Welcome back to our feature about the Chinese-influenced Triad organisation. We described the early history in Part One up to their virtual expulsion from the Chinese mainland under communism and the rise of the Triad in Hong Kong.
Unlike the Japanese Yakuza, the Triads have a relatively simple organisational structure. It’s largely a top down effort and each rank of membership is given a number as well as a traditional name. Other numbers also exist outside the structure, including “25″, which refers to a spy from some other organisation. Of course this is the structure that each separate Triad group is comprised of so there are many different “Dragon Heads” for example.
What is similar to the Japanese Yakuza however is a relatively elaborate initiation ritual. A new recruit will attend a ceremony involving incense at an altar and an animal (possibly a pig or goat) will be sacrificed as an offering to Guan Yu (a legendary early 1st century Chinese general).
Also like the Yakuza a mixture, this time of blood and wine, is drunk. Sometimes the blood is the animal’s, sometimes the initiates. The oaths to the Triad organisation are written on a piece of paper and burnt and the candidate recites these oaths while passing through an archway of ceremonial swords. As the oaths are burnt on the altar, the initiate raises three fingers on his right hand to confirm his adherence to them. There are currently thirty six Triad oaths and below is a list of the first ten – the rest are listed at many internet sites:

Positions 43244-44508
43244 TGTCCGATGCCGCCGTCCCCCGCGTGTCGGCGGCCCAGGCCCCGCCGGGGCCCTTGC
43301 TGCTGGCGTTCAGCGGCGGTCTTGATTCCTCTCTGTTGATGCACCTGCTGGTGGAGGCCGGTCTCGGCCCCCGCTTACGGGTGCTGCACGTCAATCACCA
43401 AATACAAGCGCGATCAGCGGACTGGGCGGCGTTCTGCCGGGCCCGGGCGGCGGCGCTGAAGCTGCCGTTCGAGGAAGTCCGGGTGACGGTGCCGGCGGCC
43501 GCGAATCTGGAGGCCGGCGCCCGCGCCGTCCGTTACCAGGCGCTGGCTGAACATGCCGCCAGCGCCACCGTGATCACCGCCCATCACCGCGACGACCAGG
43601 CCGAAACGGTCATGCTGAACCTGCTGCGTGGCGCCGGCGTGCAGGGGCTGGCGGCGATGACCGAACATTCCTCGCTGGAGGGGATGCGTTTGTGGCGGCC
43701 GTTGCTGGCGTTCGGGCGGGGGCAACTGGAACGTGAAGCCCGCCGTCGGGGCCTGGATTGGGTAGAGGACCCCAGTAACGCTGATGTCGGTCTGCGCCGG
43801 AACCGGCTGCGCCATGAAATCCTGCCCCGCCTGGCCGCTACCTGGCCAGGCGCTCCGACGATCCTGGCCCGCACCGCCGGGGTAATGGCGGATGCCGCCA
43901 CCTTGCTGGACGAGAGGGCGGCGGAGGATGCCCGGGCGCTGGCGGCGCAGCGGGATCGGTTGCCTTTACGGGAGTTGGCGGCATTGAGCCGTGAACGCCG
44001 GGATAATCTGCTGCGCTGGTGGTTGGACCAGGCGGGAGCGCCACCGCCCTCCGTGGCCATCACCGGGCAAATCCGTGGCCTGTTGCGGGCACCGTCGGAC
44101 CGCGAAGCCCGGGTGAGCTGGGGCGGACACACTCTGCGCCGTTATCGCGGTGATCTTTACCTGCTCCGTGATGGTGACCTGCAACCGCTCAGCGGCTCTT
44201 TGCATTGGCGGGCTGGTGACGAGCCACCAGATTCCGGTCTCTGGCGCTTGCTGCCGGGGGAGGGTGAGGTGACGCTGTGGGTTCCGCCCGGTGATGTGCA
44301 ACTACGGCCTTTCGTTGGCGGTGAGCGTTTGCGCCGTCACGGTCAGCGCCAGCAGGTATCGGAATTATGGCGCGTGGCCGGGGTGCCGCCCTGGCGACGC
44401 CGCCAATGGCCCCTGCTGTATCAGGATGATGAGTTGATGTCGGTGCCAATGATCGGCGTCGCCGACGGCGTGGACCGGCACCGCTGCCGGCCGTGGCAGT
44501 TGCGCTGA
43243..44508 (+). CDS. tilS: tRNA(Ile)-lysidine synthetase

As an Asian group, the Triads are somewhat limited by their features when expanding into other countries. They are reasonably active in countries with a sizeable immigrant population such as the United States and United Kingdom and are notorious people smugglers. Closer to home they are increasingly active in mainland China following economic liberalisation there and also in Taiwan.